We need term limits in sport
A recent editorial in the prestigious Wall Street Journal titled 'If FIFA ran the World' opined that if FIFA did indeed run the world, 'We could expect a global culture of greasy palms that would inevitably lure some Americans into bribery ethic. Western corporations and governments would provide the financing as long as they didn't ask too many questions".
This has come about because of an indictment from the USA Department of Justice on several FIFA executives (including some of our Caribbean brothers), accusing them of corruption by selling their support for World Cup locations and marketing rights. Accusations of corruption are nothing new to the president and executives of FIFA.
Several Caribbean football executives had been suspended from this organisation for some form of malfeasance/corruption, yet smilingly continue on their merry way as if " ... a-nuh-nutten". Yet, throughout the world, men like these are all allowed to continue in positions of power by supporters who apparently object to what I would call "moral suasion", which would demand the immediate removal from office of any one so accused. President Blatter won a fifth consecutive term by a vote of 133-73, supported by a majority coalition of representatives of Latin America, Africa and the rest of the Third World. In other words, "Go on, Presi, we are behind you".
I am not in the least surprised by the vote of confidence in this man by representatives of the Third World. In my own 'neck of the woods', Jamaica, it seems that persons vying for positions of power campaign with impressive manifestos, promising to make the sport 'First World', but once in power, and having failed to deliver on campaign promises, use what can only be described as bizarre means to stay in power, again seemingly supported by a majority of members who lack "moral suasion".
In local football, our president was re-elected after his suspension from the world body, and after some brave parish affiliates dared to point out that the sponsorship of parish competitions by a company of which the candidate was the CEO (flouting a FIFA directive) should have disqualified his candidacy. In cricket, an opponent was silenced by fisticuffs, and the potential bankruptcy of the region's cricket authority by presidential action was seen as mere blips in the administration of the sport by the president's supporters. So he continues as leader.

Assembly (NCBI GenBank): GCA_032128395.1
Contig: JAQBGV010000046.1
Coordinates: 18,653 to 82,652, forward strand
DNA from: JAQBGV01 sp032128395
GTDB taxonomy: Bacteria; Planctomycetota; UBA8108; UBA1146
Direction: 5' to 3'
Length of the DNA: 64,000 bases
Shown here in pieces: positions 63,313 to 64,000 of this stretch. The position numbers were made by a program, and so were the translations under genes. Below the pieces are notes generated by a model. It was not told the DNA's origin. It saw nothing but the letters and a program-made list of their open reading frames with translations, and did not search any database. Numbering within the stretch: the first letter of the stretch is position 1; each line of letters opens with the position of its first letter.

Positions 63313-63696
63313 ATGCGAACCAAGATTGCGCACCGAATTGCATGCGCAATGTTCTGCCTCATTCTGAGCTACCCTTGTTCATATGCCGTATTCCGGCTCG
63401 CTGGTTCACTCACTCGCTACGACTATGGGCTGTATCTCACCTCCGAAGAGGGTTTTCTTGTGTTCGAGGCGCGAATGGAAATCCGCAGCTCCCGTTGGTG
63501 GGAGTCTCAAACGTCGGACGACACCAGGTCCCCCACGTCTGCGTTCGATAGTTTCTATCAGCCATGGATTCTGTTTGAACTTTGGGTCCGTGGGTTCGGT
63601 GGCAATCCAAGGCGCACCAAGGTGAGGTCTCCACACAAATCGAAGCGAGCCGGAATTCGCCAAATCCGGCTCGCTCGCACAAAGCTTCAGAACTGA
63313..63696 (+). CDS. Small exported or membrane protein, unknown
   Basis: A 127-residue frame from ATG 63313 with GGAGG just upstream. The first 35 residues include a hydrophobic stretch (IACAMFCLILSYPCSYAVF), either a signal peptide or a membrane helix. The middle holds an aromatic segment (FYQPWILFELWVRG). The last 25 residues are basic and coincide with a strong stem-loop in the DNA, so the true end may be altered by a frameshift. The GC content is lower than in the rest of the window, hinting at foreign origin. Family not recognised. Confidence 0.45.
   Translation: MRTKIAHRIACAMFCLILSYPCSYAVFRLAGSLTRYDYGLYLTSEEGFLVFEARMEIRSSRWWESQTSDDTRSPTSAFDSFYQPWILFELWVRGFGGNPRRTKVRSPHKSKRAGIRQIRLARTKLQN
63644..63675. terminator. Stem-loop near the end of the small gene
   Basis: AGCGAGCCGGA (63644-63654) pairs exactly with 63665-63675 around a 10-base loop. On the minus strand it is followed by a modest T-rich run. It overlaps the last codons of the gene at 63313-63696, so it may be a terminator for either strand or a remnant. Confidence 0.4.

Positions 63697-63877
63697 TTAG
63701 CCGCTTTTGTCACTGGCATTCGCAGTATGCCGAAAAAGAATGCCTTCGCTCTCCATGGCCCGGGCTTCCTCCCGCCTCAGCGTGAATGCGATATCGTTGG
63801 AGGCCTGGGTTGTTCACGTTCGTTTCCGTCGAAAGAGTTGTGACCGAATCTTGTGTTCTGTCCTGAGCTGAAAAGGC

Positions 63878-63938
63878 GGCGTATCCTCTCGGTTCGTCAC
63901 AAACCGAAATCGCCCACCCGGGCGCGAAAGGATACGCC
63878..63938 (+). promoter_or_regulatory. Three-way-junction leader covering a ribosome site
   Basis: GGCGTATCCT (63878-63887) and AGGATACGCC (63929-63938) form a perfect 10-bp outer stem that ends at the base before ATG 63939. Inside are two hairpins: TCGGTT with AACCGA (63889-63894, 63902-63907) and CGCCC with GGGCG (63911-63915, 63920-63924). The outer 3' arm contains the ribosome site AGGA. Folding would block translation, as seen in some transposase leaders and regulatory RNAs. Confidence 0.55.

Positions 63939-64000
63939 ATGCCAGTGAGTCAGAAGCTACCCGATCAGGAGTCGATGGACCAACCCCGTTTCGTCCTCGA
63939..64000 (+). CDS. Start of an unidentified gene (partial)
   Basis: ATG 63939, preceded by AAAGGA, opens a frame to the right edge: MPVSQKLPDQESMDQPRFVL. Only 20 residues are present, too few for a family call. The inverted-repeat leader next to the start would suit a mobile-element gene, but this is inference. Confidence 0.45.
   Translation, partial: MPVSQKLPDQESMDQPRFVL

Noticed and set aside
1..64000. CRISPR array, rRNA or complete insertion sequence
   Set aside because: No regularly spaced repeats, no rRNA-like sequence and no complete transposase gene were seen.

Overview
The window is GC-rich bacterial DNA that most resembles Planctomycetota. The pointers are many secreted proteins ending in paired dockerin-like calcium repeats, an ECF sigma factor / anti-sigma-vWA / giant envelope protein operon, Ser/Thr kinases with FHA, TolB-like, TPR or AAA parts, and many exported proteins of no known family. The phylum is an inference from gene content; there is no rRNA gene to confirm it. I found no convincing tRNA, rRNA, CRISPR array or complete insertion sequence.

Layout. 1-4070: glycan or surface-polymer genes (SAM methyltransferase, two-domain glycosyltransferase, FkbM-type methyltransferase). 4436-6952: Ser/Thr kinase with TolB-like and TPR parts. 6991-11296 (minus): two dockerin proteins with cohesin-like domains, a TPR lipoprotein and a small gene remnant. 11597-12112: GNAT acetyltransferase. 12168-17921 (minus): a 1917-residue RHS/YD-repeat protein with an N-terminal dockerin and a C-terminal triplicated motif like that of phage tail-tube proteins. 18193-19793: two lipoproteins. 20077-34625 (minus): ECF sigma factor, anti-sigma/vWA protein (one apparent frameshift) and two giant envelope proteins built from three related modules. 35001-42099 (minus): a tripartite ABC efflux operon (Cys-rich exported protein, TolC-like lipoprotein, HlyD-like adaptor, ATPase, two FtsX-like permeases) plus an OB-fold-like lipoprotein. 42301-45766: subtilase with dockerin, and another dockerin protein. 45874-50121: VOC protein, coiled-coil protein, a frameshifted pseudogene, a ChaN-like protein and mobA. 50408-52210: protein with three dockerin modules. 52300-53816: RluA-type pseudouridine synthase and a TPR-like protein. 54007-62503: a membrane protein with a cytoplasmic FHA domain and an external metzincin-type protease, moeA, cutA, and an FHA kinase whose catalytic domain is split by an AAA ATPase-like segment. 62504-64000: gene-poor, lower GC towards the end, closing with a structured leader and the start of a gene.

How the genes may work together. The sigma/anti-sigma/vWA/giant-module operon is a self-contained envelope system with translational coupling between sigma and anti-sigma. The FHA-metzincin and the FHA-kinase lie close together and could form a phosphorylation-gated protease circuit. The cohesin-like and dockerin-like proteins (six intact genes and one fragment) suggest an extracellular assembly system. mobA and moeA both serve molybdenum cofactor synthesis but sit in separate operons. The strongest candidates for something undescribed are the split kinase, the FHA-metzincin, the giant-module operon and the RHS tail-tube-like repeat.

In horse racing, the president of one association has refused, point blank, to have an 'annual' general meeting for the past six years, yet appears at every photo opportunity and press conference, while the sport itself slides inexorably into bankruptcy, again supported by members who apparently lack 'moral
suasion'. In another sporting organisation, a much re-elected president apparently observed a member of his executive with presidential ambitions, and who was gaining some support from the members, so he 'whispered' his intention to step down at the next annual general meeting, prompting his rival to resign from a post of potential conflict if successful as president in the election, but would effectively remove him from further positions of 'threat' if unsuccessful.
president for life
Having secured his rivals', resignation from the executive, the 'wily' president suddenly decides at the last minute that he would run 'one more time', thus successfully securing another term as president. I could go on and on, "president for life" is not only the moniker of Haitian dictators and members of their family, it seems to be the norm, not only in sports, which is the theme of articles on this page, but also in politics. When last have you heard of 'succession planning' with a four-year time line, or a leader who volunteers to 'give someone else a chance to lead'.
We the people need term limits and the power of recall on elected representatives in whatever sphere of life that involves us. This will not come by begging those in power, but only by demanding that those in power (and their supporters) accept the principle of moral suasion.